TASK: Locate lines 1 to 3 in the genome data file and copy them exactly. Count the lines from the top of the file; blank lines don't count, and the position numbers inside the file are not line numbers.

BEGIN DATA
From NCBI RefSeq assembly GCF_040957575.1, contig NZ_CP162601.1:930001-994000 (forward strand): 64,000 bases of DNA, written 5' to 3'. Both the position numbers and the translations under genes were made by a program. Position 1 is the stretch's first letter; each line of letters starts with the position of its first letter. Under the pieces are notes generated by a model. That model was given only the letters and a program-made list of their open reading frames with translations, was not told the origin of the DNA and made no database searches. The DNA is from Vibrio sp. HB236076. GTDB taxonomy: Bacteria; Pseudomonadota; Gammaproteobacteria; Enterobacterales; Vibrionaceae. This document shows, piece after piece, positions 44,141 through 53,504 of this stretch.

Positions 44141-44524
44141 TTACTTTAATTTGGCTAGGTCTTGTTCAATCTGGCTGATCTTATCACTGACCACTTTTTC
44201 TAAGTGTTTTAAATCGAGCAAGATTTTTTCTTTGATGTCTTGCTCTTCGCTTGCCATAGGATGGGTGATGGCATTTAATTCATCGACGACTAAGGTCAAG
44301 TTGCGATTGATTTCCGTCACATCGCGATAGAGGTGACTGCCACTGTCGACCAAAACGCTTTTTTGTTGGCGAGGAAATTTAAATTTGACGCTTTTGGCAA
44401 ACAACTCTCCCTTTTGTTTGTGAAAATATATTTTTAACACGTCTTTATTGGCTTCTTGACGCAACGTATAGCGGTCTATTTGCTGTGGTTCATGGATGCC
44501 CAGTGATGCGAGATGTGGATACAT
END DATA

From NCBI RefSeq assembly GCF_040957575.1, contig NZ_CP162601.1:930001-994000 (forward strand): 64,000 bases of DNA, written 5' to 3'. Both the position numbers and the translations under genes were made by a program. Position 1 is the stretch's first letter; each line of letters starts with the position of its first letter. Under the pieces are notes generated by a model. That model was given only the letters and a program-made list of their open reading frames with translations, was not told the origin of the DNA and made no database searches. The DNA is from Vibrio sp. HB236076. GTDB taxonomy: Bacteria; Pseudomonadota; Gammaproteobacteria; Enterobacterales; Vibrionaceae. This document shows, piece after piece, positions 44,141 through 53,504 of this stretch.

Positions 44141-44524
44141 TTACTTTAATTTGGCTAGGTCTTGTTCAATCTGGCTGATCTTATCACTGACCACTTTTTC